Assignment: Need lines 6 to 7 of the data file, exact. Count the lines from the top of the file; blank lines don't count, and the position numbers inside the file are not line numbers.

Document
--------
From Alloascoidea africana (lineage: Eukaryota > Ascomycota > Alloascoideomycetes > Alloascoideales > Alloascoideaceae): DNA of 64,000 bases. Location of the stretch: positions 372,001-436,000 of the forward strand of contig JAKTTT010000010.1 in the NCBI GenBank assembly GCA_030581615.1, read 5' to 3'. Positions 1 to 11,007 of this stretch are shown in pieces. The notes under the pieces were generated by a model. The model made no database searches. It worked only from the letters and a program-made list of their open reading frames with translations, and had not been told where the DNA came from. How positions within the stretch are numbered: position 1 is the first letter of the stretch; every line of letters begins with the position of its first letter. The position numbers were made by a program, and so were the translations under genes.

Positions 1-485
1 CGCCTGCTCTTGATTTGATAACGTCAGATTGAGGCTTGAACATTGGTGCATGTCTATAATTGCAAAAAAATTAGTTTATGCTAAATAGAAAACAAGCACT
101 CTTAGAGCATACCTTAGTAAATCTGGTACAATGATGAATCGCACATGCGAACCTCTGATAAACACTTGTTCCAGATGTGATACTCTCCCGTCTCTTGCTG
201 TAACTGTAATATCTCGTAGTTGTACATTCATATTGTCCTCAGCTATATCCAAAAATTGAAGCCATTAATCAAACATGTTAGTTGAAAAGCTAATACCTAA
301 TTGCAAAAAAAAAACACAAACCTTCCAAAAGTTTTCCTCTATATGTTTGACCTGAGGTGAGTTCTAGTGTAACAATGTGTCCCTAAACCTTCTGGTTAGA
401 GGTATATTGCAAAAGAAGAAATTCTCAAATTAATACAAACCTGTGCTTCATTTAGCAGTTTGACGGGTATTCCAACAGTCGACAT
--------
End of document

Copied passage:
301 TTGCAAAAAAAAAACACAAACCTTCCAAAAGTTTTCCTCTATATGTTTGACCTGAGGTGAGTTCTAGTGTAACAATGTGTCCCTAAACCTTCTGGTTAGA
401 GGTATATTGCAAAAGAAGAAATTCTCAAATTAATACAAACCTGTGCTTCATTTAGCAGTTTGACGGGTATTCCAACAGTCGACAT